4. Does not cause an odor nuisance or affect the drinking water taste

Disadvantages of chlorine dioxide:

  1. Difficult to transport, most likely requiring generation on site
  2. Higher capital costs to install equipment for generation on site
  3. Decomposes rapidly, with a short shelf life
  4. 5-10 times more expensive than chlorine
  5. Vast safety measures in place due to explosive nature of chlorine dioxide gas

Monochloramine

Monochloramine is one of the most effective disinfectants against Legionella, both in laboratory and field studies. Monochloramine is stable and has the ability to penetrate biofilm more effectively than chlorine, and has a wider pH working range than copper‑silver ionization and chlorine

The EPA drinking water limit for Monochloramine (as Cl2) is 4.0 mg/L while most manufacturers recommend a control range between 2.0 to 3.0 mg/L.

Advantages of monochloramine are:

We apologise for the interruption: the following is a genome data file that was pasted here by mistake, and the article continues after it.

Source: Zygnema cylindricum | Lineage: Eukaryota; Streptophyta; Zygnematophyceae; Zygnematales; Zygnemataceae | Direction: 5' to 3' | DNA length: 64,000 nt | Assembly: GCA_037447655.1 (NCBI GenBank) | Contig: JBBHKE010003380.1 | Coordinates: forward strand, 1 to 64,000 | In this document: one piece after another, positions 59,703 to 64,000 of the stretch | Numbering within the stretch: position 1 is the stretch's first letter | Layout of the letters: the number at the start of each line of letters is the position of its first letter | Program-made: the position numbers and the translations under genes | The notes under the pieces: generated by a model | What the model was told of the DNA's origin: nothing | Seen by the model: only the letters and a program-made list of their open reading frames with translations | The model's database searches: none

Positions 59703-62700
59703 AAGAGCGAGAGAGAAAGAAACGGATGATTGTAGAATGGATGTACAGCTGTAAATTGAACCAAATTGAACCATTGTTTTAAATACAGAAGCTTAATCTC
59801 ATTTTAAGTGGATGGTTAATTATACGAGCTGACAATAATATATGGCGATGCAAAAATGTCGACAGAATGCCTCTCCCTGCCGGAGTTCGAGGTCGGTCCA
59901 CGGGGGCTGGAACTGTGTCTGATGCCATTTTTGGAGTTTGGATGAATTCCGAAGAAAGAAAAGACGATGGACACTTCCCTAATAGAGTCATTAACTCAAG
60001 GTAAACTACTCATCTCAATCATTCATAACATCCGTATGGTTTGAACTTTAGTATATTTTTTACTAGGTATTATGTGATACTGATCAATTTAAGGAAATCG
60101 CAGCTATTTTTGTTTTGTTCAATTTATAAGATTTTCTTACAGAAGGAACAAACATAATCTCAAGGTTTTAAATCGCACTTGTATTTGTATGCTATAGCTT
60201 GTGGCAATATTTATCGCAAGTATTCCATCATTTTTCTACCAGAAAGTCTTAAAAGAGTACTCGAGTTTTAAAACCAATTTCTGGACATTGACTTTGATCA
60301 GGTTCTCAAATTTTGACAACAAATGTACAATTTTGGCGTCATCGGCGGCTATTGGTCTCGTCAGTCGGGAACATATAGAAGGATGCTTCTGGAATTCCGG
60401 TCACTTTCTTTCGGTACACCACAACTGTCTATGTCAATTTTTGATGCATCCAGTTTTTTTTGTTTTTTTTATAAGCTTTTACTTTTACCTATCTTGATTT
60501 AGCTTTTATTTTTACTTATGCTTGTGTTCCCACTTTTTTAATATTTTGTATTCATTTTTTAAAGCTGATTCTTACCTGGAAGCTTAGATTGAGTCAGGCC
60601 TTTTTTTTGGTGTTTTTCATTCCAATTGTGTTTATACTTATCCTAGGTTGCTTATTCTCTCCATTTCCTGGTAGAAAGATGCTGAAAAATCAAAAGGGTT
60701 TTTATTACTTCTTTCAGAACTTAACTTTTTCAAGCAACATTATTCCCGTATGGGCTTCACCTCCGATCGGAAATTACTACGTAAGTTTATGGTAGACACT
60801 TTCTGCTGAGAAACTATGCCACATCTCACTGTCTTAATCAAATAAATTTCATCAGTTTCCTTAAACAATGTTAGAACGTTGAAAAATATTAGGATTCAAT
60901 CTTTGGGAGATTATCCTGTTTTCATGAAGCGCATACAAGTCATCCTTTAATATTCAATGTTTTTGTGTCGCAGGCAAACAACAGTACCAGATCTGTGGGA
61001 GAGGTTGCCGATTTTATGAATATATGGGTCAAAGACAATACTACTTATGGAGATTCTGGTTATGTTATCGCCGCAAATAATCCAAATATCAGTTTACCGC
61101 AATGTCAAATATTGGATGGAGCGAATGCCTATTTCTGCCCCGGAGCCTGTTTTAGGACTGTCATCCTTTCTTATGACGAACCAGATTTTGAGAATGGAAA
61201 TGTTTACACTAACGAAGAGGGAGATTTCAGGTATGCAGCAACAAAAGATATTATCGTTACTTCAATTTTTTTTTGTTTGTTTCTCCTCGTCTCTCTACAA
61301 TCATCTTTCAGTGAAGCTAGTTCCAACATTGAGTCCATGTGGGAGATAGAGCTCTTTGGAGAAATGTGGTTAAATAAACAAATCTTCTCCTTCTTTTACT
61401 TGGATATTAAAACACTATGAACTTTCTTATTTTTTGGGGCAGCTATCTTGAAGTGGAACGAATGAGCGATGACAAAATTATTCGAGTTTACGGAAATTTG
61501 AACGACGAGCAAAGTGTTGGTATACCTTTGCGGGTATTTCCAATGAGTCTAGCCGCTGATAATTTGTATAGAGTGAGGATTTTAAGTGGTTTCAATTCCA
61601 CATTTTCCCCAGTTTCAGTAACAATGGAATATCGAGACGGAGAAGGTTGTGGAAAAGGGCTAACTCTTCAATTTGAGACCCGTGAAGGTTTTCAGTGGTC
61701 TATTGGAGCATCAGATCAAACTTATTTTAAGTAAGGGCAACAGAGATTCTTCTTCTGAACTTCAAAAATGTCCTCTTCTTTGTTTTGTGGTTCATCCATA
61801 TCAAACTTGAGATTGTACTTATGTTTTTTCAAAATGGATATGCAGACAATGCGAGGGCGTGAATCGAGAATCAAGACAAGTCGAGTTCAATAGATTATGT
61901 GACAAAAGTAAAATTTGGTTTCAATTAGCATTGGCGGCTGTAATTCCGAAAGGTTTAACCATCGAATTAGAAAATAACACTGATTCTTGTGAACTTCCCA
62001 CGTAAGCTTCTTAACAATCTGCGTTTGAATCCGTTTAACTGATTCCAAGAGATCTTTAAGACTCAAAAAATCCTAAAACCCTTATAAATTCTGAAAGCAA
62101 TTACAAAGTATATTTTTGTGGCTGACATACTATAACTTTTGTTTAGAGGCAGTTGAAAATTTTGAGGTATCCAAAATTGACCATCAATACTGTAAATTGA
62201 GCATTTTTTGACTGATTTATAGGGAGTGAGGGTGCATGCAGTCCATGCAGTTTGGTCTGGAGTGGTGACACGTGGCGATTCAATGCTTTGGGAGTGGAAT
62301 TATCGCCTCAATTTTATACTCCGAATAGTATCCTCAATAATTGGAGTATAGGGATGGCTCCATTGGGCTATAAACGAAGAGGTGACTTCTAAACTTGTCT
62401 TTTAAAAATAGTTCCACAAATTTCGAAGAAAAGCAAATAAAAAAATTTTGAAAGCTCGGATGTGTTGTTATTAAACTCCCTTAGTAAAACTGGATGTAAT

1. Readily penetrates biofilm and is less oxidizing, meaning longer stay times in water
  2. Does not dissipate in hot water, like chlorine and chlorine dioxide
  3. Less corrosive to plumbing and the least amount of disinfection byproducts compared to chlorine and chlorine dioxide

Disadvantages of monochloramine are:

  1. Requires generation on site with ammonia and chlorine, capital costs required for installing systems
  2. Requires the monitoring of free ammonia. High ammonia levels can increase corrosion in systems
  3. Cold water application can affect dialysis, fish tanks, and nitrification in water

Ozone

Ozone is created when Oxygen (O2) molecules are broken apart by an energy source into oxygen atoms and collide with an oxygen molecule to form an unstable gas, ozone (O3). Ozone is a very strong oxidant and disinfectant.

Advantages of ozone:

  1. Ozone is more effective than chlorine in destroying bacteria and viruses
  2. Ozone only requires a short contact time to be effective